This gallery contains 10 photos.
This week I’m showcasing the work of local Spartanburg photographer Carroll Foster. Foster, whose studio we visited in class this week, is a local commercial and portrait photographer. In our session with Mr. Foster, we learned a quick lesson about studio lighting – types of lights, types of filters, and how to best compose a shot using your equipment and a computer. What I like most about Foster’s work is how real it looks. Maybe it’s because of the lighting or the way each person is positioned, but every shot looks very natural to me, and I appreciate that in a portrait. His other works are great as well, but his portraits are astounding to me. If I wasn’t a broke college student, I would go and get my portraits made at his studio!
This is one of my favorite shots from the last few weeks of class because of the experience and the sight that I had never seen before. I am a self-proclaimed goody two shoes, and as such I have never thought to venture down active railroad tracks. My parents always told me not to, so I have just never been drawn to do so. However, when I was given permission (read as: told to) do this in class the other week, I was skeptical at first, but I am glad I came along. On this walk down the tracks, I saw sights of Spartanburg that I would have never otherwise seen, like this building. I like the linearity of this shot – the parallel tracks matching up with the lines of the building and the power lines give the shot a very geometric look. I will be sure to one day venture down some more tracks to see what I can see!
This gallery contains 10 photos.
This week I’m featuring photographer Colin Miller, known for his photographs of architecture and interior design throughout the world. However, one of his primary concentrations internationally is the photography of Buddhist monasteries. What I liked about these photos, apart from the fact that they were similar to the kinds of things I saw this week at the Buddhist Center, was the color composition that Miller was able to achieve. In composing the photo, Miller was able to capture the vibrance of color found in Buddhist monasteries. The vivid reds, yellows, and golds truly capture the eye well. Secondly, I appreciate his respect of culture in his photography. He didn’t exploit any singular aspect of the culture, but instead captured as much as he could in each shot and composed them all into a comprehensive, excellent shoot.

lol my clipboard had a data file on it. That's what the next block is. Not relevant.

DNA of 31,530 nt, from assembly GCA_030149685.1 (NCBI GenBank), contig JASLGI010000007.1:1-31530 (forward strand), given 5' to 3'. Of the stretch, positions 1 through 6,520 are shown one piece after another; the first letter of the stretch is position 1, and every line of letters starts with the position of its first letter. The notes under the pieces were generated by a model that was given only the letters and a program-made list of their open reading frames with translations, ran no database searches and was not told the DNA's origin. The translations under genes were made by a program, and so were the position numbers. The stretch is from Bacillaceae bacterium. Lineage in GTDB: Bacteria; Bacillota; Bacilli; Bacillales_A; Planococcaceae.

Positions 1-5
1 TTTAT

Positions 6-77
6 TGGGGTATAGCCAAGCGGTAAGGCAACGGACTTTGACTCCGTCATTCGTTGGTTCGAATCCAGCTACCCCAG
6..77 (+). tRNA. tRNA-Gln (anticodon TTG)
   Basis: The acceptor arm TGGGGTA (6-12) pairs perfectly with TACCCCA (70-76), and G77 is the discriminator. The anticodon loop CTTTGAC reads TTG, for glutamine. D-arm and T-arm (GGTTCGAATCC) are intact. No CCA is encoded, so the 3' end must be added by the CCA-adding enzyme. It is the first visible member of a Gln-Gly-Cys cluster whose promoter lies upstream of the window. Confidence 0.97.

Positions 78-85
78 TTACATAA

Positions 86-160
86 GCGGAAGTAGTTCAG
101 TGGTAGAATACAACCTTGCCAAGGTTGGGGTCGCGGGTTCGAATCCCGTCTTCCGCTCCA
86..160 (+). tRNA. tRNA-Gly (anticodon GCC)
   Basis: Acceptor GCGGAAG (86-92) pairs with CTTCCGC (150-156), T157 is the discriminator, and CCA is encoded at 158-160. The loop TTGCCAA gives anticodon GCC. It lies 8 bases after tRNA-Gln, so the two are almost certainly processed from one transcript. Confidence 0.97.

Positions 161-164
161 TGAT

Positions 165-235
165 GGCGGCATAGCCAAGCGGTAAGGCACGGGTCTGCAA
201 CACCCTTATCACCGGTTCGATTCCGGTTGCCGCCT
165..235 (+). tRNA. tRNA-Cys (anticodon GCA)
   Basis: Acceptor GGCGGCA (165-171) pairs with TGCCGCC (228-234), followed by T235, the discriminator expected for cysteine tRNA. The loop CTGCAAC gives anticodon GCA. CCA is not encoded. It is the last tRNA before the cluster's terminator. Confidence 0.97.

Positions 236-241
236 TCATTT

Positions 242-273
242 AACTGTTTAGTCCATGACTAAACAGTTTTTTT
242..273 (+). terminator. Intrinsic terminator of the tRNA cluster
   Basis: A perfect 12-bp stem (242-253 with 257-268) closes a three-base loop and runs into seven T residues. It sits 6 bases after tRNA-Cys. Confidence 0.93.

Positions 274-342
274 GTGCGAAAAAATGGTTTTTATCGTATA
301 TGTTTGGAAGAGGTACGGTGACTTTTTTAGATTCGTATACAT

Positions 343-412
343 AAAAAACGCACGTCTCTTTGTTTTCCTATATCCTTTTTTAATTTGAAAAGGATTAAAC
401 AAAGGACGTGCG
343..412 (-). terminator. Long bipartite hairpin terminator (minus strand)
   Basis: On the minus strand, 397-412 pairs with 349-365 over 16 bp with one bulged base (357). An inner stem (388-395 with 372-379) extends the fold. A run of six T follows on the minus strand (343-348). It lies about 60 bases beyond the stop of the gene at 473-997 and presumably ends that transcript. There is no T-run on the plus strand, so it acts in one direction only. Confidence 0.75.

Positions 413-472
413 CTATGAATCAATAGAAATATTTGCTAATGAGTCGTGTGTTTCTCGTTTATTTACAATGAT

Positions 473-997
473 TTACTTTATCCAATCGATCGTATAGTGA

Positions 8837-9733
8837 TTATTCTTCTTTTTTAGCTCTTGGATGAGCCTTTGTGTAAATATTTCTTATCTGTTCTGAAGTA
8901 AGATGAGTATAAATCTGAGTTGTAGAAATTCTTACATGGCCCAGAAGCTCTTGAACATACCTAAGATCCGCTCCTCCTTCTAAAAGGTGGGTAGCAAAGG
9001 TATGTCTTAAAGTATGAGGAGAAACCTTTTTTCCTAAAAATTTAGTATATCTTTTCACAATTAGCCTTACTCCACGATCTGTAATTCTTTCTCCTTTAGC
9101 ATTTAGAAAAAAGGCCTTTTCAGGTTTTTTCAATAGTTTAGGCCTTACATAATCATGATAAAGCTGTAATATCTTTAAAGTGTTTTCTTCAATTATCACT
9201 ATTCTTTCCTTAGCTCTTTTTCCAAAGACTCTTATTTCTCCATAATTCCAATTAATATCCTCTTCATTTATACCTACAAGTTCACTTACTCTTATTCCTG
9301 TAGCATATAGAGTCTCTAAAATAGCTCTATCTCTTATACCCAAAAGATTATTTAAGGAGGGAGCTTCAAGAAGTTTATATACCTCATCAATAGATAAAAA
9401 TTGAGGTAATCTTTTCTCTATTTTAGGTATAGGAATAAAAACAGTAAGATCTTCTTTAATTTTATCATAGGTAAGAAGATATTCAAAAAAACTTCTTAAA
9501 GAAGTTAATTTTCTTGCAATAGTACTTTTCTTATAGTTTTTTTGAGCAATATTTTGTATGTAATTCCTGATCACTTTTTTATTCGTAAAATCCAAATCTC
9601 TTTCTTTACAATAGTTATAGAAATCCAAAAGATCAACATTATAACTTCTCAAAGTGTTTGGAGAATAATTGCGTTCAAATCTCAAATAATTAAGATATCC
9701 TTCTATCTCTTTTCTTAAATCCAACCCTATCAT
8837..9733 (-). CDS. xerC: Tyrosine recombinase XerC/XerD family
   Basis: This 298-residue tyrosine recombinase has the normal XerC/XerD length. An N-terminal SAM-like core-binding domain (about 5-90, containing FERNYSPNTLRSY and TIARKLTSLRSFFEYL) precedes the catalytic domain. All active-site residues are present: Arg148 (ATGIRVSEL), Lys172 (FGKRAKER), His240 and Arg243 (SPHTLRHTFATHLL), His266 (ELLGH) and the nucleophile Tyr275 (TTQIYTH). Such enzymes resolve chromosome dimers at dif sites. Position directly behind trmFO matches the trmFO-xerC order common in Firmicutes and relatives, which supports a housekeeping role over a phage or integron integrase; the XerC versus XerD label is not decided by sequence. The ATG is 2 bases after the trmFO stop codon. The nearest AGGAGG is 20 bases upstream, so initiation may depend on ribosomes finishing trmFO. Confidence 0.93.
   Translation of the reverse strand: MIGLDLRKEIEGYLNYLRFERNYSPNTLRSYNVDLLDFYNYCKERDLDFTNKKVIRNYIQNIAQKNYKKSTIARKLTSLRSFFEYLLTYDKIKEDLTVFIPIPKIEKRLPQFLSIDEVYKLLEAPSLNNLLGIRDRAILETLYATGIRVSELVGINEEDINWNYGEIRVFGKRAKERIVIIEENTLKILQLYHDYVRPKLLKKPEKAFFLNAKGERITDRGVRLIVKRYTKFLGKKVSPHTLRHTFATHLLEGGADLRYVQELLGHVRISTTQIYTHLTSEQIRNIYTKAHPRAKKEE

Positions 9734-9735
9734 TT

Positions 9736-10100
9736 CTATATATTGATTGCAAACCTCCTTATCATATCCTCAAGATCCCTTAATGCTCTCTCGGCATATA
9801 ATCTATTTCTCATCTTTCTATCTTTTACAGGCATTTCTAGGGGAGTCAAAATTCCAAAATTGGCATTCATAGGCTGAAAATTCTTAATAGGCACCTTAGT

A few days ago, we went to see the monks at the Spartanburg Buddhist Center. Here, we learned a bit about Theravada Buddhism, which is practiced by these monks from Mongolia. My favorite parts of the complex were the various shrines. Since I do not have any Buddhist heritage or any experience with Buddhist culture, it was interesting to me to see these altars – their colors, their extravagance, and the devotion that they expressed. It was magical. In the above photo is the main shrine in the meditation room. This is where we all met at the beginning of the excursion. In this photograph, the main monk is preparing for our arrival (I was early, as usual). He didn’t speak very much English, so he really had to think through every word he was going to say to us. I could tell that he was self-conscious, but he was trying very hard and wanted us to get the most out of the experience.
This week, I’m featuring a photographer who uses similar techniques to the ones I described in Weekly Post 4.1, where I showed a photo of a car that I shot. Seagram Pearce is known amongst photographers as one of today’s best in the realm of photographing anything automotive. While Pearce is well known for his photos of cars and other moving things, he also does portraits, fashion photography, and other commercial settings. While this photograph is clearly better composed and more professionally taken, it has the same basic components that my shot of the car had – a red automobile, well focused, and a blurred background. The panning technique was probably used here, as well, to achieve the focus on the car and the blur in the setting. One thing about this photo that I especially liked was the contrast between the red car and the blue-gray ocean in the background. Next time I do this kind of shot, I will experiment more with perspective, light source, and setting in hopes of achieving a shot like this.
Wofford Photography Course Spring 2016
Digital Photography Spring 2016
Photography Spring 2016
Digital Photography // Spring 2016